Home » God Will Shake All Things (Part 1- Nations): Derek Prince (Transcript)

God Will Shake All Things (Part 1- Nations): Derek Prince (Transcript)

Full text of renowned Bible teacher Derek Prince’s sermon titled ‘God Will Shake All Things’ (Part 1- Nations)

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Derek Prince – Bible Teacher

From Psalm 94, verses 12 and 13, and it is, I trust it will prove appropriate to the message which I’m going to be bringing.

Psalm 94:12-13:

‘Blessed is the man whom You instruct, O LORD, and teach out of Your law, that You may give him release from the days of adversity until the pit is dug for the wicked.’

If you don’t see the appropriateness of that, I trust you will a little more clearly after this evening is over.

Now, I want to begin by reading the passage that was assigned to me. So if you can lay the responsibility at the door of Ken Burnett. I don’t know whether he remembers, but he gave me this passage, and I staggered, because I thought, how can I possibly be or so vast a theme as it’s contained in these words which are found in Hebrews 12, verses 25 through 29…

Hebrews 12: 25-29: ‘See that you do not refuse Him who speaks. For if they did not escape, who refused Him who spoke on earth, much more shall we not escape if we turn away from Him who speaks from heaven, whose voice then shook the earth, but now He has promised, saying, ‘Yet once more I shake not only the earth, but also heaven.’

Now this ‘yet once more’ indicates the removal of those things that are being shaken, as of things that are made, that the things which cannot be shaken may remain. Therefore, since we are receiving a kingdom which cannot be shaken, let us have grace by which we may serve God acceptably with reverence and godly fear, for our God is a consuming fire.’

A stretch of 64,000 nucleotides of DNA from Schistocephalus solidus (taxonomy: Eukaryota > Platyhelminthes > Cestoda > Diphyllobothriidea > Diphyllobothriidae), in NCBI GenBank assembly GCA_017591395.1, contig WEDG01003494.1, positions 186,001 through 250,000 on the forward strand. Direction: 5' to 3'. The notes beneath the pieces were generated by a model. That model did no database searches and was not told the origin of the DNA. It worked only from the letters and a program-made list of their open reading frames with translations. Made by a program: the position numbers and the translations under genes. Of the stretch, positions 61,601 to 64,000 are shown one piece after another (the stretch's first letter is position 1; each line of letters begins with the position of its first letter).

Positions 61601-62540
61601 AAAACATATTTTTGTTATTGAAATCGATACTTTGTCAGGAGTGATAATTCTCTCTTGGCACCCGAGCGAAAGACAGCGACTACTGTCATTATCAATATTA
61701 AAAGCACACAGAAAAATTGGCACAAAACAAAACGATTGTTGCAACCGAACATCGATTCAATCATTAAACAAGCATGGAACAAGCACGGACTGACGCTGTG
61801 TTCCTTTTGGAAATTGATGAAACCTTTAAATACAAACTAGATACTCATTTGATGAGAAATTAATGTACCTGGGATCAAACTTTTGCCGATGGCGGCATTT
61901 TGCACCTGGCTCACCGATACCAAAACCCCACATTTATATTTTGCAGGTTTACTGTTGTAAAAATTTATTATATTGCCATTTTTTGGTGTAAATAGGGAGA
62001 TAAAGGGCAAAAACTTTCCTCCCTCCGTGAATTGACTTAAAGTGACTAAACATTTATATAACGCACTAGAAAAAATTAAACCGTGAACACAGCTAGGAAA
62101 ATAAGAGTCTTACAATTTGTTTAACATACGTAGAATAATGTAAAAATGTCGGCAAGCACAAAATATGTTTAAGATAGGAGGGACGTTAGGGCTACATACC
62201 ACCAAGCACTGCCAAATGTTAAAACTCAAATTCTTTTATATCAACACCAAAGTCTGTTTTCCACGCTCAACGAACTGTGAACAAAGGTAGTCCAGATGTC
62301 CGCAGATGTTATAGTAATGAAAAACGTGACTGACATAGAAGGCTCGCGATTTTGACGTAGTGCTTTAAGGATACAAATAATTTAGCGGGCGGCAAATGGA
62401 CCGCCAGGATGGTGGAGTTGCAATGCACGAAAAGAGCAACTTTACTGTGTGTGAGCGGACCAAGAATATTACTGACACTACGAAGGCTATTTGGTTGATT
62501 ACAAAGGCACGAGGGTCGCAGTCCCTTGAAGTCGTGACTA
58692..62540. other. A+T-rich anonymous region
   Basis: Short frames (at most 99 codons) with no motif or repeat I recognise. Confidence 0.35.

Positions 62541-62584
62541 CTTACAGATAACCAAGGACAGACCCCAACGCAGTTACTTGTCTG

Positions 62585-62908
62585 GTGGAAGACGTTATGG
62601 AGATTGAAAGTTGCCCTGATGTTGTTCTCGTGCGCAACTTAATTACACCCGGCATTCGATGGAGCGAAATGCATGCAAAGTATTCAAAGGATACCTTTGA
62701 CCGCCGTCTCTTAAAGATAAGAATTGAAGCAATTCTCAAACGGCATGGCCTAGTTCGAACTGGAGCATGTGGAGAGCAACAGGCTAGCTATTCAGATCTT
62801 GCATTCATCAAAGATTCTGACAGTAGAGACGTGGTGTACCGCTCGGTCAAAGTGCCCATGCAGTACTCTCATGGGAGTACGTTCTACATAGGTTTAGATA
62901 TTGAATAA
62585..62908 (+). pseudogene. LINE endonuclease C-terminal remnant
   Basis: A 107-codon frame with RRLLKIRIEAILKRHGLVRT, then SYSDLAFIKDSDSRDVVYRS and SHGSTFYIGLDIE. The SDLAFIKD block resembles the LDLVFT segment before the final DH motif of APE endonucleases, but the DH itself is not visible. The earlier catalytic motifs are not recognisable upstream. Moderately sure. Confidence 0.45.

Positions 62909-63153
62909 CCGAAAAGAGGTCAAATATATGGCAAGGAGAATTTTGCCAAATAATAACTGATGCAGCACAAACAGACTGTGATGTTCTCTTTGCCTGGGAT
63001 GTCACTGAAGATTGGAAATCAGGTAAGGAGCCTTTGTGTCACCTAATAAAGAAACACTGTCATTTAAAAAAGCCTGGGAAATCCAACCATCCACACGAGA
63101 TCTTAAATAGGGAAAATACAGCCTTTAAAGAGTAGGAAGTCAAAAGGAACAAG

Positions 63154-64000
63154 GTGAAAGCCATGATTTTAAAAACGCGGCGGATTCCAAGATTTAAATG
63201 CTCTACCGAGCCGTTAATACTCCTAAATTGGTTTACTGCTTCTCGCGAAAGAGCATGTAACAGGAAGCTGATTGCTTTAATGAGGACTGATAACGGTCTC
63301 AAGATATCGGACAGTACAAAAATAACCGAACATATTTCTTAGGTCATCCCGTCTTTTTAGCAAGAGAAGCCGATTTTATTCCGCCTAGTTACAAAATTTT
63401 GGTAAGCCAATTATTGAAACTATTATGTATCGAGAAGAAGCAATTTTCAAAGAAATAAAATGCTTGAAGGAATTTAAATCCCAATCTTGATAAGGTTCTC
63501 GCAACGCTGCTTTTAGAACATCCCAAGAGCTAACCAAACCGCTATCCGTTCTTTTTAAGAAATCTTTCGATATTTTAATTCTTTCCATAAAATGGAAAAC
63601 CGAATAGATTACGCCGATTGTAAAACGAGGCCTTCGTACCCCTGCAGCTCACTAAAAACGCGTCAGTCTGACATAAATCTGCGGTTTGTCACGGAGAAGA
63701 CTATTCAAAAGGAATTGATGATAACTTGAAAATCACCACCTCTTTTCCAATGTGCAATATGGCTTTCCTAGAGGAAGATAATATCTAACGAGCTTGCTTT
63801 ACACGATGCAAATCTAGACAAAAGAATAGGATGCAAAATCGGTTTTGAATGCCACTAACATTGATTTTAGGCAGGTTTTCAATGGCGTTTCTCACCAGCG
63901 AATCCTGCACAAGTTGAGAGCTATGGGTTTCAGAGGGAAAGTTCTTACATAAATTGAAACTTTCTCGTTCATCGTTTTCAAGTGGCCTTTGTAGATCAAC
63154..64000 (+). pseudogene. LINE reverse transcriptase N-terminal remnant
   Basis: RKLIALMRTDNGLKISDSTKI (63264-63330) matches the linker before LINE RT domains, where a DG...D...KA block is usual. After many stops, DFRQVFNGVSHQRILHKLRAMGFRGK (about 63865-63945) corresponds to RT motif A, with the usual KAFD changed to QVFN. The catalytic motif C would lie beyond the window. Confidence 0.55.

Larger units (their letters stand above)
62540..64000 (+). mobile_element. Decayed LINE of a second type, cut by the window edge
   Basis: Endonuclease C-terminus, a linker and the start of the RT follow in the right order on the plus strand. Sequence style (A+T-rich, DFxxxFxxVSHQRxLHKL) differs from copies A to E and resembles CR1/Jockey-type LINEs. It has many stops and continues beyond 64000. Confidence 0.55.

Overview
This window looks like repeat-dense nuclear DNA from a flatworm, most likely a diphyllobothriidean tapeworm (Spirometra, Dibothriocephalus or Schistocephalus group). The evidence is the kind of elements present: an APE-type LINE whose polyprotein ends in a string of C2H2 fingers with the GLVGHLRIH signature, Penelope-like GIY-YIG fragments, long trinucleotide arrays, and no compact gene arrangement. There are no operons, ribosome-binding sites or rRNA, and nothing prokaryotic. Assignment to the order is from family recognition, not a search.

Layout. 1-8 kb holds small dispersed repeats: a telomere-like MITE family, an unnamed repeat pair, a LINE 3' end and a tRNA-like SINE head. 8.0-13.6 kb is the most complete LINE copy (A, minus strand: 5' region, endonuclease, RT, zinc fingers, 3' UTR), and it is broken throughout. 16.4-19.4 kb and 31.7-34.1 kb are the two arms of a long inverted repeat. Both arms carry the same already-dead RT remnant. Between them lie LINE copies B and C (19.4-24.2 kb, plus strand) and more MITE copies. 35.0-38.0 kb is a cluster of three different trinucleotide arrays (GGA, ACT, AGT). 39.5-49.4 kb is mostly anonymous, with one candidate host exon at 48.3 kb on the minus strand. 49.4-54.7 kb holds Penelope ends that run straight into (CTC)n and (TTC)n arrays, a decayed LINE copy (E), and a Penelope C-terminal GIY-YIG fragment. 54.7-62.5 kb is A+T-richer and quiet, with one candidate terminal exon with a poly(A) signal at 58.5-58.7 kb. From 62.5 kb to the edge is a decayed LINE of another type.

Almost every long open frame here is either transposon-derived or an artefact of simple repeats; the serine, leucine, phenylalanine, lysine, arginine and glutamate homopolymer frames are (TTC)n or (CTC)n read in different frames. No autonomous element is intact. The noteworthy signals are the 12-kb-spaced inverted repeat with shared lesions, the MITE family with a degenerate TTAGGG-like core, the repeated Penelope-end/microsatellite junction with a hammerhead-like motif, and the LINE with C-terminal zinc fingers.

And then we need to turn briefly to the passage from which those words were quoted, which was in Haggai 2:6. And I read them for a special reason, that’s Haggai 2, verse 6, and beginning of verse seven.

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Haggai 2:6: For thus says the LORD of hosts, ‘Once more (it is a little while) I will shake heaven and earth, the sea and dry land.’ And he adds what is not stated exactly in Hebrews, ‘I will shake all nations.’

So God says, I will shake heaven and earth, the sea, the dry land, and I will shake all nations.’

That’s a tremendous theme to contemplate. Our imagination can scarcely take in what is involved, and the outworking of that statement that: heaven and earth, the sea, the dry land, and all nations are to be shaken by the power of God.

Before I go into the theme, I want to ask you a question which is based on Scripture. The question is this, you don’t have to give me an out-loud answer.

Do you believe in the judgment of God? Because in my experience, as I travel around and meet a lot of Christians in different places and attend a lot of conferences and meetings, very, very little is said today in most places about the judgment of God. The attitude almost seems to be, ‘well it’s not nice to talk about God’s judgment, let’s stay away from that painful subject.’